Yesterday, I wrote about Gotuit's SceneMaker, a new tool for "deep-tagging" YouTube and Metacafe videos: pointing out notable moments within clips, and even splicing them so that portions of a longer video can be shared. The larger concept of deep-tagging is, to me, really interesting. In 2006, we saw an explosion of tagging functions just about everywhere, but is something like SceneMaker an indication that regular tagging just isn't enough?
It's a likely possibility. Because, as I learned at last night's New York Web 2.0 Social Networking Tech Meetup, Gotuit isn't the only company with the same idea. The meetup featured a presentation from Veotag, another Web video start-up that's trying to introduce a new generation of tagging by letting video viewers insert commentary and divide media into segments. (Veotag calls them "chapters." Gotuit says "scenes." Same thing.) In addition, Veotag works with audio files, like podcasts.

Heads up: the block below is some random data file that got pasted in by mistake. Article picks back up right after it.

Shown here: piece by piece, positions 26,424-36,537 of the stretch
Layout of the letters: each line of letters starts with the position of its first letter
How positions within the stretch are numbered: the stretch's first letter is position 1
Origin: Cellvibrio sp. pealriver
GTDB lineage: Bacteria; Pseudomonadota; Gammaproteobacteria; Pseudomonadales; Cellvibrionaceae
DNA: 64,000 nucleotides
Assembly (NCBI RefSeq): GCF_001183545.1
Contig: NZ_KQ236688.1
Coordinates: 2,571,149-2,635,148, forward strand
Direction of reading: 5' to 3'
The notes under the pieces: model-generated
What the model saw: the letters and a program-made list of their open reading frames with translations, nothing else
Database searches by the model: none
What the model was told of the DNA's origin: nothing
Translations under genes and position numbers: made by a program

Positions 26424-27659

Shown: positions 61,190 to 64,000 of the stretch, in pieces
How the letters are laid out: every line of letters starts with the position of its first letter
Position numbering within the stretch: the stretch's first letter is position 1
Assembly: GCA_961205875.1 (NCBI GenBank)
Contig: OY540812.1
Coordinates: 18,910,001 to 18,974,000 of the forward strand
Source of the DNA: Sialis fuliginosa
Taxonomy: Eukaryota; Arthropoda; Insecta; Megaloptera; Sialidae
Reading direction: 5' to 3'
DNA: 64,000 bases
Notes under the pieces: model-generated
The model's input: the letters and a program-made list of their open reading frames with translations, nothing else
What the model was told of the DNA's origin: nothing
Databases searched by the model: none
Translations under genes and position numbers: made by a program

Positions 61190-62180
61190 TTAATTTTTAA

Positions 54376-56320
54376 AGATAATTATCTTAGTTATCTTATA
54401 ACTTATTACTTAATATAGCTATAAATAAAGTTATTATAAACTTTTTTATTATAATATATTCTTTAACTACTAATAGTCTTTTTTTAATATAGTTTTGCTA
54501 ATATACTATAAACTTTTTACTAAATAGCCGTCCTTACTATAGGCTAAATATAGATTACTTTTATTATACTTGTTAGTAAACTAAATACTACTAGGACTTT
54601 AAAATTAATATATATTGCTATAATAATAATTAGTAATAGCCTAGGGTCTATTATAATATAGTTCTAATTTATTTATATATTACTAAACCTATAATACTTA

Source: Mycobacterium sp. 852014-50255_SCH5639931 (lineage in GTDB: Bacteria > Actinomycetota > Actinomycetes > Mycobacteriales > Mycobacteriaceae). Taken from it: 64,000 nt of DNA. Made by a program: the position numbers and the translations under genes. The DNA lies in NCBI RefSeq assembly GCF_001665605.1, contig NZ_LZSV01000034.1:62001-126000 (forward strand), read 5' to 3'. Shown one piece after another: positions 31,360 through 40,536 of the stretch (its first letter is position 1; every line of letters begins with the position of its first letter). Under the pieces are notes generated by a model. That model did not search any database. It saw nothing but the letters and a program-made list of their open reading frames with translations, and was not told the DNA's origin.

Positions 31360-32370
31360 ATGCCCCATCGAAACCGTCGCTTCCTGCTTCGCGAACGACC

But Veotag isn't a clone of SceneMaker, even beyond its dual functionality with both audio and video files. Veotag has a distinct--and very interesting--focus on search engine optimization, or SEO. A media site like a news or entertainment outlet can Veotag its content (yup, it's a verb, too) and the content of the tags will appear in search engine results. But on the consumer side, regular Web media fans are encouraged to Veotag their favorite online videos and add to the site's library.
There are some problems, of course, several of which arose during audience commentary at last night's meetup. The biggest one is that multiple users can't work with the same set of Veotags: if two users Veotag the same video or audio clip, it'll emerge as two separate sets of tags. Clearly, there are some kinks to be ironed out. But can't that be said for just about everything these days?